Preprint Review Version 1 Preserved in Portico This version is not peer-reviewed

The Roles of the Virome in Cancer

Version 1 : Received: 31 October 2021 / Approved: 3 November 2021 / Online: 3 November 2021 (14:30:14 CET)

A peer-reviewed article of this Preprint also exists.

Broecker, F.; Moelling, K. The Roles of the Virome in Cancer. Microorganisms 2021, 9, 2538. Broecker, F.; Moelling, K. The Roles of the Virome in Cancer. Microorganisms 2021, 9, 2538.


Viral infections as well as changes in the composition of the intestinal microbiota and virome have been linked to cancer. Moreover, the success of cancer immunotherapy with checkpoint inhibitors has been correlated with the intestinal microbial composition of patients. The transfer of feces – which contains mainly bacteria and their viruses (phages) – from immunotherapy responders to non-responders, known as fecal microbiota transplantation (FMT), has been shown to be able convert some non-responders to responders. Since phages may also increase the response to immunotherapy, for example by inducing T cells cross-reacting with cancer antigens, modulating phage populations may provide a new avenue to improve immunotherapy responsiveness. In this review, we summarize the current knowledge on the human virome and its links to cancer, and discuss the potential utility of bacteriophages in increasing the responder rate for cancer immunotherapy.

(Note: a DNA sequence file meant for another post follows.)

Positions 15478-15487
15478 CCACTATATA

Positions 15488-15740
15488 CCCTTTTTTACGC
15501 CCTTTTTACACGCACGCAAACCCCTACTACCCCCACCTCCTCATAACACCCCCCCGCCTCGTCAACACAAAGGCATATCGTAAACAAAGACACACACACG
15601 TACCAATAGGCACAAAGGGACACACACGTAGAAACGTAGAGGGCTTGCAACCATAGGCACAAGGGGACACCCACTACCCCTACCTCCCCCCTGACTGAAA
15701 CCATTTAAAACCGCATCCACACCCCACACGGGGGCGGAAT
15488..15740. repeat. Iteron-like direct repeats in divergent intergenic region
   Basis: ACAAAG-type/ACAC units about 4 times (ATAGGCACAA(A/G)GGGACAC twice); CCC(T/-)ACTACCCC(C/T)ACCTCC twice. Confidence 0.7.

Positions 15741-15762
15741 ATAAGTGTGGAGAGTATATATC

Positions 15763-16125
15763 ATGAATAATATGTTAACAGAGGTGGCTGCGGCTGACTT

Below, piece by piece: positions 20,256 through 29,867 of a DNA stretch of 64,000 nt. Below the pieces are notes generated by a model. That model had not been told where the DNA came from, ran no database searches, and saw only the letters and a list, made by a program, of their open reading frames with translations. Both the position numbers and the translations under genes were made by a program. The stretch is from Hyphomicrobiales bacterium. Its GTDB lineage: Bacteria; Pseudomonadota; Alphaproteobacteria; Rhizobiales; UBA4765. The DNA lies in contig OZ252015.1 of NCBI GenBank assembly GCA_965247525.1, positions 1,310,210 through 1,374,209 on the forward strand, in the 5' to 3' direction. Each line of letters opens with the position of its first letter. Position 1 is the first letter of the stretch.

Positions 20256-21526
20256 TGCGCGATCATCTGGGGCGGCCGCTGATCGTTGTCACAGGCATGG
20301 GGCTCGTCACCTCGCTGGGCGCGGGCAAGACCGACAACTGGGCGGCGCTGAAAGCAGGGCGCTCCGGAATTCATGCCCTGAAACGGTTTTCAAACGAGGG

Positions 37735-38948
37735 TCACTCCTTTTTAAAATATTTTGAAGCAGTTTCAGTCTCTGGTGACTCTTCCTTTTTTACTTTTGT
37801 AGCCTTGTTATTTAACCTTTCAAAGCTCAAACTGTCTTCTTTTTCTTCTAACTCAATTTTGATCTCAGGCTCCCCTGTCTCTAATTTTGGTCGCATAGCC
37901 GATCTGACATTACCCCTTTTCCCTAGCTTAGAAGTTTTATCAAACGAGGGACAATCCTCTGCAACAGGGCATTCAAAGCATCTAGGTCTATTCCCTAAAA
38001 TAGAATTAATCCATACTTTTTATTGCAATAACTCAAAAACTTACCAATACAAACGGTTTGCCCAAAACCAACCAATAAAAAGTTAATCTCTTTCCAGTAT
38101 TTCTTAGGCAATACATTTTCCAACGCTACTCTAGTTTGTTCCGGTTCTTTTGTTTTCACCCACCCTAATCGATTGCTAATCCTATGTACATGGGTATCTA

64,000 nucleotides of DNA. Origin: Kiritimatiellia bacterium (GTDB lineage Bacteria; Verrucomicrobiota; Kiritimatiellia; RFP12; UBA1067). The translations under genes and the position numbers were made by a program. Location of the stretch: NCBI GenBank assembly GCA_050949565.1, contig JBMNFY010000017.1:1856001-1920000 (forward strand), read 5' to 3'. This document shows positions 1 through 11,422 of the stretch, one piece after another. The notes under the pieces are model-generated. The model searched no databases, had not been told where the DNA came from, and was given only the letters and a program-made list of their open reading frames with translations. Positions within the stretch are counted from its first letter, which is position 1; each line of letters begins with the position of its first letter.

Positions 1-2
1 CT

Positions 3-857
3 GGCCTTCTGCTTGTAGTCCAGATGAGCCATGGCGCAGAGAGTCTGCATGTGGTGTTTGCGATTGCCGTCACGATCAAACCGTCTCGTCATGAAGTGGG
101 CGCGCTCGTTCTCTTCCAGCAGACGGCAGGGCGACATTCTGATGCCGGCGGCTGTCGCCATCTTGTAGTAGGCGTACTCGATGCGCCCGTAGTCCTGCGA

virome; microbiota; cancer; bacteriophages; fecal microbiota transplantation; checkpoint inhibitors; immunotherapy


Biology and Life Sciences, Virology

Comments (0)

We encourage comments and feedback from a broad range of readers. See criteria for comments and our Diversity statement.

Leave a public comment
Send a private comment to the author(s)
* All users must log in before leaving a comment
Views 0
Downloads 0
Comments 0
Metrics 0

Notify me about updates to this article or when a peer-reviewed version is published.
We use cookies on our website to ensure you get the best experience.
Read more about our cookies here.